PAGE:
To unilaterally decide that you "can" make a difference according to your own definitions and interpretation of same is clear evidence that you come from the soft underbelly of the Western society. If you go as a seeker in the guise of a provider you are destined to fail. Even if you make a contribution you will come away feeling like a failure ( as some seek exoneration for this they yearn to return to "get it right").

    2. if loving your neighbour "as" yourself is your motivator make sure things are good between "you and yourself" (key)before you go

    On one stint I was introduced to a life-long "do-gooder missionary" who had ?selflessly helped others for many years with tangible results. In personal conversation the inspiration for his life change was running from a guilt experience that he never resolved. [ With respect to my disambiguation comment I say " what a shame!"]

    3. If you expect to return to a society that can understand, grasp, care about your insights ......get over it!

    You will never go to a garden party again without feeling pain. You will never find a "club of comrades" who are comforted by camaraderie. You are finally destined to understand what " with great knowledge comes great sorrow" means. You must find a balm yourself for your own solitary soul.

    4. there is an upside ..believe it or not.
    You do understand the "animal" side of the human animal.

    You do see the things that domesticate it and also return it to it's feral state.

    You do learn to say " there but for the grace of God... go I.

    You do learn to abandon the "concept of hero" and do things in the future with the heart of a servant .

    Q- Is entering the world of the medical missionary amenable to sanitization and sterilization of thought or deed?


    Q- do you have to go all the way across the world to become a medical missionary?


    Q- will you ever come back from the experience with the ability to resume your old life?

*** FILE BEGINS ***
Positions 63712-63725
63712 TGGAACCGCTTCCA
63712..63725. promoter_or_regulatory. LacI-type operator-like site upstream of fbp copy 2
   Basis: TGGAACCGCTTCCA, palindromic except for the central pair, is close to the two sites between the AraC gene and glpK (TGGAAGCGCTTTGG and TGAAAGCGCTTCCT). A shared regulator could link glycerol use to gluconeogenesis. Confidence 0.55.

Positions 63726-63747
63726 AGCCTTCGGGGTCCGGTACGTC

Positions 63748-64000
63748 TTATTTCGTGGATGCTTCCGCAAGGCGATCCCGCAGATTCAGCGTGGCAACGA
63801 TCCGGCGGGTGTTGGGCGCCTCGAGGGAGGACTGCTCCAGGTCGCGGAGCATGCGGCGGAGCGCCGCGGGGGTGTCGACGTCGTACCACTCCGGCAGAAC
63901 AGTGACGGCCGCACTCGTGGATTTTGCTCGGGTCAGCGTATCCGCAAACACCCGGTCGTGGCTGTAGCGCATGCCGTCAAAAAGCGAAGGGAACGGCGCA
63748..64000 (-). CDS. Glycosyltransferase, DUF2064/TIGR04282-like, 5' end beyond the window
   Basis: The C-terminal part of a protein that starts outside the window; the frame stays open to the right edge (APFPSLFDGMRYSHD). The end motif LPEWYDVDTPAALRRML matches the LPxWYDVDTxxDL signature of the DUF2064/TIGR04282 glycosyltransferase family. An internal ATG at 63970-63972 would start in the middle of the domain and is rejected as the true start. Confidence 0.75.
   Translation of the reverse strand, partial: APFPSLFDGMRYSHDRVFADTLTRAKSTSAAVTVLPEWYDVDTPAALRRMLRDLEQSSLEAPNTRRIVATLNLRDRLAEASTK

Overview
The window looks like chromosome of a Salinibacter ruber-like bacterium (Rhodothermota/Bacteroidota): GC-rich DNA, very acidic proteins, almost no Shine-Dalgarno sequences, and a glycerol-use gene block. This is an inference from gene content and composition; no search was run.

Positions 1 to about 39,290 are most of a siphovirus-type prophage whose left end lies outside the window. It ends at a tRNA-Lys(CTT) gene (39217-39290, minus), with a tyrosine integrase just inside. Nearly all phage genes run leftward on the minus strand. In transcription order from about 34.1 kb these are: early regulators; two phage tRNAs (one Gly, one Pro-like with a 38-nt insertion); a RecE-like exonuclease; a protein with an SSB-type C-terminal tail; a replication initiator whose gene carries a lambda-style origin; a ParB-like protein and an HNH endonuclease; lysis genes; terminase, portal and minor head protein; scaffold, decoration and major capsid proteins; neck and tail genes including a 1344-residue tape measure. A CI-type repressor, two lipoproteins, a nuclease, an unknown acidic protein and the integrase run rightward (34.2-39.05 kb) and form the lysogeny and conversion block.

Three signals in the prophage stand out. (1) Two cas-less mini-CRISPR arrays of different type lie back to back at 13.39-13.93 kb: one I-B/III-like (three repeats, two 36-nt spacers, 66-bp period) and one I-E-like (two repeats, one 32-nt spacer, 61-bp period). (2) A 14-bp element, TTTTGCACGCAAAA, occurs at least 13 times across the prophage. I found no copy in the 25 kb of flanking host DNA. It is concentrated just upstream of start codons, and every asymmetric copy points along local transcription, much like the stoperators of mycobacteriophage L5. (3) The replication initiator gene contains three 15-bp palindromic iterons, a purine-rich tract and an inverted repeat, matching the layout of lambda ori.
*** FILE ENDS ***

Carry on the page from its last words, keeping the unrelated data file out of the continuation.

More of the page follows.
NO... but now the door is open for you to take the secondary journey of "redefining" your new life.

  2. Anonymous27 May, 2009 6:31 PM

    those are very interesting, thoughtful comments.

    incidentally, the book just came out, and few people know about it

  3. Frank27 May, 2009 6:33 PM

    those are very interesting and thoughtful comments

    the book just came out, and few people know about it

  4. sharon27 May, 2009 7:21 PM

    Hi Frank ...

    The price range on Amazon is pretty broad.... making the event look like a sale ( but maybe they do this from the get-go as a marketing ploy?).

    One commenter was surprised at store placement ( back of the shelf) for what she considered such a good read.

    Right now I am into some real-life Public Health "reads" discussing ' stewardship, financing, and resource generation' ?Now that's reallife ? non-fictional interesting.

    However, I too indulge in occasional short fiction writing outlining the adventures of Purley Quirt... .....but I would be aiming at Max Kaiser and his " site development as an indicator of how an author ( of anything) can reach the nanosecond attention span of modern man.

    ..........Some food for thought..........

  5. sharon28 May, 2009 10:37 AM

    P.S. I think it is very ironic that Thomas Wolfe's " You can't Go Home Again" was published posthumously.

    However, in my experience...

    ..regardless of "outer" influencers.... if "inner"influencers are managed right...... you can even smell the apple pie on the window sill

    I like to create epiphany experiences for the reader which sometimes means the storyline is structured to simply outline a "process" ...not necessarily a reality.

    To hear a "Eureka!" is better than an " accolade".


Newer Post Older Post Home